Medicure is a company with fewer than 100 employees and because of this, according to Nastaran, “You get to wear many hats”. She believes that this environment provides invaluable industry experience, particularly for those who want to move on to work for larger pharmaceutical companies.

Nastaran’s path to an MSL position

Nastaran followed a non-traditional path to her current job. After completing her Bachelor of Science at the University of Tehran, she began a Master’s Degree in Biomedical Engineering. This was interrupted by her family’s move to Canada, and she completed her Master’s in Biomedical Engineering at U of T instead. Wanting to gain more experience in biology she went on to complete a PhD in Biological and Biomedical Sciences working with Dr. Bernhard Ganss at the Faculty of Dentistry. She applied for her current job through LinkedIn and, after four interviews, was hired as an MSL shortly after she completed her degree. As Nastaran points out, this example goes to show that it is actually possible to secure the job you want without having connections.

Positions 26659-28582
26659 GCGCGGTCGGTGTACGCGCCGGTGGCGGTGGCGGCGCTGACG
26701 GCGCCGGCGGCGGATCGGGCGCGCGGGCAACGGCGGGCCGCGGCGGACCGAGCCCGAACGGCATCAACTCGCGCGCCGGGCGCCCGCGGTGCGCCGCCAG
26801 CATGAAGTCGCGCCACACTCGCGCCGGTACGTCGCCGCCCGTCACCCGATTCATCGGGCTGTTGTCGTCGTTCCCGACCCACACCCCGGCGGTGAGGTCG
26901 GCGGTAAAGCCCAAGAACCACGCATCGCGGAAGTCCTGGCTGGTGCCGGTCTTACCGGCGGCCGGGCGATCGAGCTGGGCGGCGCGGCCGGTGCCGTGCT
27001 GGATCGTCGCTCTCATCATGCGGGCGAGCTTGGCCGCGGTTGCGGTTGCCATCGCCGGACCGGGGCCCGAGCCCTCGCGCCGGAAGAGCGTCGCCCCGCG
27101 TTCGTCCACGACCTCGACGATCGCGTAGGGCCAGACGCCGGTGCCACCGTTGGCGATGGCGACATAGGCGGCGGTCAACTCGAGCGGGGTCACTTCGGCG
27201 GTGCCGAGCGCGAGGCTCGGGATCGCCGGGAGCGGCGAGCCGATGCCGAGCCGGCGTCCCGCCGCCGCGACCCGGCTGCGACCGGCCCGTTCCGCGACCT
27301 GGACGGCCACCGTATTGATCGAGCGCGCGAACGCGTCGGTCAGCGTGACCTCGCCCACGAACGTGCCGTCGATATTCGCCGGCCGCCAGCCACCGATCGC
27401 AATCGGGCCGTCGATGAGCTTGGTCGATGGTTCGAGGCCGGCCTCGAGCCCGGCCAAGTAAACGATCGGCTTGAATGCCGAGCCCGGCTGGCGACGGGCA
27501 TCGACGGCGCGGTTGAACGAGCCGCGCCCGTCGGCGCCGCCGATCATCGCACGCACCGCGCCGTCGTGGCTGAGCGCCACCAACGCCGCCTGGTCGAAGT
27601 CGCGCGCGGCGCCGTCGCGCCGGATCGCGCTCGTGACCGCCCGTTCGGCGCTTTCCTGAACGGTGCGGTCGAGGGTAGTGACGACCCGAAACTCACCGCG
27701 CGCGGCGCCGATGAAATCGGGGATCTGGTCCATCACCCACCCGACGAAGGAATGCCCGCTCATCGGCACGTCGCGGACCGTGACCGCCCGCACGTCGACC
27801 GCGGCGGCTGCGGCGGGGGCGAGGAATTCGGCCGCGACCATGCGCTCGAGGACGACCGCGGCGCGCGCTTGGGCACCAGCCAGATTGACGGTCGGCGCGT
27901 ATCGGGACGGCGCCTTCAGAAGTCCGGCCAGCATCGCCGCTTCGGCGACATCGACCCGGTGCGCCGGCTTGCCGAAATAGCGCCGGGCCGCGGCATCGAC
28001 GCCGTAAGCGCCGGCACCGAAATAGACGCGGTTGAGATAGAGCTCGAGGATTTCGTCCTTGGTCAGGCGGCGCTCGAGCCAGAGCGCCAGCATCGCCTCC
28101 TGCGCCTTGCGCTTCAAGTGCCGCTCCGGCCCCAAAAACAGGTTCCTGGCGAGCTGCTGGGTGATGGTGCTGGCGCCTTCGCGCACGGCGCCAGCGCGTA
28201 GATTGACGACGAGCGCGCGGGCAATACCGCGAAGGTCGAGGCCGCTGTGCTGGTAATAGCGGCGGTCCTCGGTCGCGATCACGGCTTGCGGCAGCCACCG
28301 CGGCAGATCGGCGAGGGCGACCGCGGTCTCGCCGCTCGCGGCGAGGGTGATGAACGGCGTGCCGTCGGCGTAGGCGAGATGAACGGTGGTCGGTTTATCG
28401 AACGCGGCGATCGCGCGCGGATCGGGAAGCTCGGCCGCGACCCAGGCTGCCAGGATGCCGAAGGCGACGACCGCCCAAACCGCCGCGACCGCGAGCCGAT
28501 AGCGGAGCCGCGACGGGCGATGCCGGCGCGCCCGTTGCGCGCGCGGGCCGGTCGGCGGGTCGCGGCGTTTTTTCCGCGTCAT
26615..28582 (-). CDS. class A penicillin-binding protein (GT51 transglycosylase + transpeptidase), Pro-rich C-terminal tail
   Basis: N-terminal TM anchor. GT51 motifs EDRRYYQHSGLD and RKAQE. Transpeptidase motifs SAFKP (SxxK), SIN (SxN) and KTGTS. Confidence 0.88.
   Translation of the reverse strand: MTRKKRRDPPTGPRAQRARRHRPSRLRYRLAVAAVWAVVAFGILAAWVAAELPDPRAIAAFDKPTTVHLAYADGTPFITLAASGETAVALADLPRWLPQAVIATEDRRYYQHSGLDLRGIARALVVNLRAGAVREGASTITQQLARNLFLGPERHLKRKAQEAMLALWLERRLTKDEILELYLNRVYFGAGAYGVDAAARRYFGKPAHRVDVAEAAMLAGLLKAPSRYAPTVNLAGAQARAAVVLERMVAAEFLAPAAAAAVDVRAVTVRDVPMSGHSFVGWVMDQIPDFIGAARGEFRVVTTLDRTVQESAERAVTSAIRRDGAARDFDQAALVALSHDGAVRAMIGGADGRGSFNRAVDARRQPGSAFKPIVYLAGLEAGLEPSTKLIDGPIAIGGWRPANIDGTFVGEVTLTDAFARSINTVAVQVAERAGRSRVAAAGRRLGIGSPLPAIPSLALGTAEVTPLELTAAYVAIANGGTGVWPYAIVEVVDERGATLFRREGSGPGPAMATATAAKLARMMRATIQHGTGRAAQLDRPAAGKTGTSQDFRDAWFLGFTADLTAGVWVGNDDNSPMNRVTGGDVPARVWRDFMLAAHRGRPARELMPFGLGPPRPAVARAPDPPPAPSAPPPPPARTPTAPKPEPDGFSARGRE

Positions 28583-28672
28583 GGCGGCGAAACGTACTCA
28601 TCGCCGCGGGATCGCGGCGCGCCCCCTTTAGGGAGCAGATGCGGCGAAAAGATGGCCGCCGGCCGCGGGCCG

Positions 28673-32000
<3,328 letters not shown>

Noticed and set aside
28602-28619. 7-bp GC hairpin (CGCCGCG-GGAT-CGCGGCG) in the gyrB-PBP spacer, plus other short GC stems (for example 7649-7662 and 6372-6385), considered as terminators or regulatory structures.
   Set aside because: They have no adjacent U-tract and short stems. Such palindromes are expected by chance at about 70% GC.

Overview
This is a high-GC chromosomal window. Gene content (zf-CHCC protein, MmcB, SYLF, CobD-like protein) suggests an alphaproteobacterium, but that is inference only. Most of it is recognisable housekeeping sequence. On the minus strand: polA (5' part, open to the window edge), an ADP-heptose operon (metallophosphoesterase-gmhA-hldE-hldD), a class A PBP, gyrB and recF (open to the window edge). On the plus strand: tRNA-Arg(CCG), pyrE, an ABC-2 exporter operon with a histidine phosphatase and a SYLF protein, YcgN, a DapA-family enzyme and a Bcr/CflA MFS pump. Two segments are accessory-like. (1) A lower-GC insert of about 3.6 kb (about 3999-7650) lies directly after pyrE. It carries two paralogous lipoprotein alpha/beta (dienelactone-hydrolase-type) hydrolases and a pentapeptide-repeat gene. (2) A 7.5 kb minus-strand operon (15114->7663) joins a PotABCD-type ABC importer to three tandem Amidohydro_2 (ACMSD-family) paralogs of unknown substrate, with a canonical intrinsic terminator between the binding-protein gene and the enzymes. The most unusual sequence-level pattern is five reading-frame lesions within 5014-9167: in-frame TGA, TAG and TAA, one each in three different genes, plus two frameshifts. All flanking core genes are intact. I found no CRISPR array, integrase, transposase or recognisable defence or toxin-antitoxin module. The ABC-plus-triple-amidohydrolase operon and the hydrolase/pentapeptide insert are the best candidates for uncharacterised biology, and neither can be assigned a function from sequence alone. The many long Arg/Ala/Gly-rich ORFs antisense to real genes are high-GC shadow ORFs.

Qualifications and responsibilities

MSLs usually hold a PharmD, MD, or PhD. At Pharmacure, new MSL hires are trained by the company but must complete an exam before going forward. MSLs spend much of their time traveling to hospitals to meet with physicians. In these meetings they don’t only focus on discussing products but also the latest papers and clinical trials. At the office, MSLs may be in charge of educating sales staff about the science behind their product. They also spend time attending and presenting at conferences and consulting meetings. Because they are often discussing the latest research, MSLs must constantly stay up-to-date in their fields. On top of this, to be effective during these frequent meetings and presentations, MSLs must possess excellent interpersonal and communication skills. MSLs also travel a great deal (50-80% of the time) and so must be independent “self-starters”.